Marina Bay Sands Cyberattack Saw Data Stolen From 650K Customers
Marina Bay Sands, the giant Singapore casino resort owned by U.S-based operator Las Vegas Sands, has revealed it was the victim of a cyberattack in which data from hundreds of thousands of customers was stolen.
The attack happened on October 19 and 20, but details have only just been revealed by the operator. The affected data was all from the resort’s Sands Lifestyle Rewards program.
“Investigations have since determined that an unknown third party accessed customer data of about 665,000 non-casino rewards program members,” Marina Bay Sands said in a statement posted on its website.
“Based on our investigation, we do not have evidence to date that the unauthorized third party has misused the data to cause harm to customers.”
Customer Data Stolen
The unidentified hackers gained access to and copied data from the resort’s Sands Lifestyle Rewards, which covers non-casino amenities at the property.
That data included more than 650,000 customer’s names, email addresses, phone numbers, and membership statuses.
No payment or banking data was compromised, Las Vegas Sands says. The hack was also limited to the non-casino gaming rewards club.
However, the information stolen could be sold on the dark web for use by fake email-sending phishing scammers. So, any existing Lifestyle Rewards members should be extra careful checking emails from the casino in the near future.
Marina Bay Sands says all the relevant authorities have been informed, and an investigation is ongoing.
“We have reported this incident to the relevant authorities in Singapore and other countries, where applicable, and are working with them in their inquiries into the issue,” the statement said.
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Casino Operators Targeted
Marina Bay Sands is one of the most expensive and distinctive casino resorts in the world. The $8 billion venue’s three towers are topped by a giant sky bridge in the style of a boat. The resort’s casino features more than 500 table games and 1,500 slot machines. There’s also a 74,000-square-foot mall and a 1.3 million-square-foot convention and event space.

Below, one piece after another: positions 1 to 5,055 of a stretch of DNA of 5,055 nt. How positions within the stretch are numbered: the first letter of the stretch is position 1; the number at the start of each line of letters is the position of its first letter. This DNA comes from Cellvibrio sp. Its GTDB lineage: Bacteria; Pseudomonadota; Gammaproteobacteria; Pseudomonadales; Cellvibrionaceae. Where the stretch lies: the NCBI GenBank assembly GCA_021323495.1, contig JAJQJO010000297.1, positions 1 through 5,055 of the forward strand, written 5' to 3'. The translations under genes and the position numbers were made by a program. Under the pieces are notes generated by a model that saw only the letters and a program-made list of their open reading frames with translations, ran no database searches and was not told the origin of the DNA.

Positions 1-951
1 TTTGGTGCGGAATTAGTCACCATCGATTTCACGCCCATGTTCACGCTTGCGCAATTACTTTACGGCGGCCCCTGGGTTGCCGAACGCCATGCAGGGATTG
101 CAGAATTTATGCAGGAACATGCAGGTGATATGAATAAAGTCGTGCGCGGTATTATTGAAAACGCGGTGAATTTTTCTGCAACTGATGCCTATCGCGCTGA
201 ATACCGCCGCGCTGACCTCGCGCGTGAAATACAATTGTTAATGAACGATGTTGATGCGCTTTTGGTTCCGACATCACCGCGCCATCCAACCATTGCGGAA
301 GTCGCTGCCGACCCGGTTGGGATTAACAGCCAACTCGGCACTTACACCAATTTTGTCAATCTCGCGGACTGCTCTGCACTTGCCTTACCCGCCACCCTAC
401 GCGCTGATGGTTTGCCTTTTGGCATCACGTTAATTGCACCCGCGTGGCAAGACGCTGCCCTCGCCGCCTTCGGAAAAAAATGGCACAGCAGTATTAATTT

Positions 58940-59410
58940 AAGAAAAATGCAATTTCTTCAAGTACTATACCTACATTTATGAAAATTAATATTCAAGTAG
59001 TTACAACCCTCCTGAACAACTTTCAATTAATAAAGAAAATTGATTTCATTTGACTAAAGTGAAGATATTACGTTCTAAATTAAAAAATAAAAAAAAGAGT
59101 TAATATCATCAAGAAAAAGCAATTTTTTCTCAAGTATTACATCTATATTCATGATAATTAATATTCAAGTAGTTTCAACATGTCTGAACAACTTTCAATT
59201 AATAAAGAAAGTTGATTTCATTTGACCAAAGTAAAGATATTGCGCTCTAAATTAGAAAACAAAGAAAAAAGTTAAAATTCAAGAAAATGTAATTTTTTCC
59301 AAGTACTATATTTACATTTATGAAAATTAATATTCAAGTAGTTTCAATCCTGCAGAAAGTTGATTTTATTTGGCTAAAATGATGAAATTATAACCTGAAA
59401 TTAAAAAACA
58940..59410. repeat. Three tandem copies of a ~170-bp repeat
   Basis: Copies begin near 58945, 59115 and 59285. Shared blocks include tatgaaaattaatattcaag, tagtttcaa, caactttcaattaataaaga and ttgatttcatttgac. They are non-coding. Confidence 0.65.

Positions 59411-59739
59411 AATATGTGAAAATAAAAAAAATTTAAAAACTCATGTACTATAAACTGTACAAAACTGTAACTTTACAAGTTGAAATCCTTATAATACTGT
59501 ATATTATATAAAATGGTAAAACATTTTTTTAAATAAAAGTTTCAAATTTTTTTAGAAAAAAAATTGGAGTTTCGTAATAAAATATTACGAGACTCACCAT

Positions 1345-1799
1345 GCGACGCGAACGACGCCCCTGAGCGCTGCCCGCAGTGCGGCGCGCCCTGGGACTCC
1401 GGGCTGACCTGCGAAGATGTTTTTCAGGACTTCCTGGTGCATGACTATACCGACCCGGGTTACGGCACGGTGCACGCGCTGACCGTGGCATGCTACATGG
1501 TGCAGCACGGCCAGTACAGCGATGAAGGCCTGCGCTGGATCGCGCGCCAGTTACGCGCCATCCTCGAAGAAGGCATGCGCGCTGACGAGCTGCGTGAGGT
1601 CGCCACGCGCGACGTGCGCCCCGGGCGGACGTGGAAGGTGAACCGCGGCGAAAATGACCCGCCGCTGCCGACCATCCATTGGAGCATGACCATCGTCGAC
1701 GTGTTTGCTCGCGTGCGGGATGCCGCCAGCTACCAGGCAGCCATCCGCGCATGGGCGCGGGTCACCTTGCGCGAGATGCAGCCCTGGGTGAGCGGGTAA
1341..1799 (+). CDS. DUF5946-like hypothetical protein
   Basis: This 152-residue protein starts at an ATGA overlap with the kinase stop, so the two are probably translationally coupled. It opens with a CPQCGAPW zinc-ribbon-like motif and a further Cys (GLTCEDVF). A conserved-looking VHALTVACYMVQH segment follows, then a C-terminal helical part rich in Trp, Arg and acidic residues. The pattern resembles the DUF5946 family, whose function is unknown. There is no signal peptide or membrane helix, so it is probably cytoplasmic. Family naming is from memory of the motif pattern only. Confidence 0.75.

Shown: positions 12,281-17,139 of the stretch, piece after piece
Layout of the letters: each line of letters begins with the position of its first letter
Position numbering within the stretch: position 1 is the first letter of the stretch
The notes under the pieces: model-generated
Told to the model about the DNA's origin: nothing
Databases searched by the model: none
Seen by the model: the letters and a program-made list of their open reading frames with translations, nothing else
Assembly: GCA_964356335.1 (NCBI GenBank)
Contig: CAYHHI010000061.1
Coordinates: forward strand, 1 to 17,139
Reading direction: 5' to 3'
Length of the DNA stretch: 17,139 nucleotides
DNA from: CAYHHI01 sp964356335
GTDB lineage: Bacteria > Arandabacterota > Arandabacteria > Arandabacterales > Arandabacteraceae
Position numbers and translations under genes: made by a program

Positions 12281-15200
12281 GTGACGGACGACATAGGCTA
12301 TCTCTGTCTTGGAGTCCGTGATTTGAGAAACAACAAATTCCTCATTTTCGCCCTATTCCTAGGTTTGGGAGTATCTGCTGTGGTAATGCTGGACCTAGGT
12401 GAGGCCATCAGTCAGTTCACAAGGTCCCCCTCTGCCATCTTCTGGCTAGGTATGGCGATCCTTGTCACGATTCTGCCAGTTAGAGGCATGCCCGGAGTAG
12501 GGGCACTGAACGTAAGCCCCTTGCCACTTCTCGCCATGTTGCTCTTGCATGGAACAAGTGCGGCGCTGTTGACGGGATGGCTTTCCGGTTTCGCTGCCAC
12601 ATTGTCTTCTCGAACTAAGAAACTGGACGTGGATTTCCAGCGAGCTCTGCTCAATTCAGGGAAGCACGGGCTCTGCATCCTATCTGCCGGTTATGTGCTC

It is operated by Las Vegas Sands, who, despite the name and being based in Las Vegas, don’t actually own any Nevada casino venues at the current time.
With news of this latest casino cyberattack, Sands also joins the unenviable list of U.S. gambling operators hit by cybercriminals in 2023.
The operator refused to pay the ransomware attackers demands, leading to a $100 million loss in revenues.
Fellow Las Vegas-based global operator Caesars Entertainment also suffered a cyberattack weeks before MGM, but paid up a multimillion ransom to avoid disruption. Both operators are now facing lawsuits over the events.
Sands’ Return to the U.S. Possible
In the case of Marina Bay Sands, the operator does not appear to have been hit by ransomware.
Operations were not affected, and financial data was not compromised.
Las Vegas Sands made some $2.8 billion in revenue in 2023, as its Asian casino properties finally hit their stride in a bounce-back from pandemic restrictions. It sold its Las Vegas and other U.S. casinos in 2021 after the death of founder Sheldon Adelson in 2020.
But recently, it has shown interest in competing among New York casinos. Ahead of the competitive bidding opening for three new downstate New York casino licenses, Sands has planned a $4 billion resort in Nassau County, Long Island, New York.
Cuban envisioned a giant Dallas-Forth Worth area casino resort and entertainment complex, with Sands as the partner.
Sands late founder Adelson spent years investing millions into campaigns for legal casino gaming and sports betting in Texas without any real success.